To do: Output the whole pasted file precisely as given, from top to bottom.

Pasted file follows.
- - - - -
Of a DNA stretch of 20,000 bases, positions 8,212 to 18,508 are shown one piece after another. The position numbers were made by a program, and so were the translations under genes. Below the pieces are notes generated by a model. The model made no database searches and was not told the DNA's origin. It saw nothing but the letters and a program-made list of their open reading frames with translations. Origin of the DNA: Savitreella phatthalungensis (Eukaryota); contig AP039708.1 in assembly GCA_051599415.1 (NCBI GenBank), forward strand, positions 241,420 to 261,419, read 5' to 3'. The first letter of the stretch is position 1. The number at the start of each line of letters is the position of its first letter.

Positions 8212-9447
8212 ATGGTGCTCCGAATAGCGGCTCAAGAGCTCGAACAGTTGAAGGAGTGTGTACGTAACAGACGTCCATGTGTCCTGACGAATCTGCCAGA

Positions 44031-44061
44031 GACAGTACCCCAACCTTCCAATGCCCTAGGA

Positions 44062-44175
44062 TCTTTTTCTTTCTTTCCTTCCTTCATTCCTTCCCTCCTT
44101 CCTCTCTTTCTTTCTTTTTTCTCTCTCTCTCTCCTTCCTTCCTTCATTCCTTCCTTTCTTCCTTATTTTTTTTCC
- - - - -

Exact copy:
Of a DNA stretch of 20,000 bases, positions 8,212 to 18,508 are shown one piece after another. The position numbers were made by a program, and so were the translations under genes. Below the pieces are notes generated by a model. The model made no database searches and was not told the DNA's origin. It saw nothing but the letters and a program-made list of their open reading frames with translations. Origin of the DNA: Savitreella phatthalungensis (Eukaryota); contig AP039708.1 in assembly GCA_051599415.1 (NCBI GenBank), forward strand, positions 241,420 to 261,419, read 5' to 3'. The first letter of the stretch is position 1. The number at the start of each line of letters is the position of its first letter.

Positions 8212-9447
8212 ATGGTGCTCCGAATAGCGGCTCAAGAGCTCGAACAGTTGAAGGAGTGTGTACGTAACAGACGTCCATGTGTCCTGACGAATCTGCCAGA

Positions 44031-44061
44031 GACAGTACCCCAACCTTCCAATGCCCTAGGA

Positions 44062-44175
44062 TCTTTTTCTTTCTTTCCTTCCTTCATTCCTTCCCTCCTT
44101 CCTCTCTTTCTTTCTTTTTTCTCTCTCTCTCTCCTTCCTTCCTTCATTCCTTCCTTTCTTCCTTATTTTTTTTCC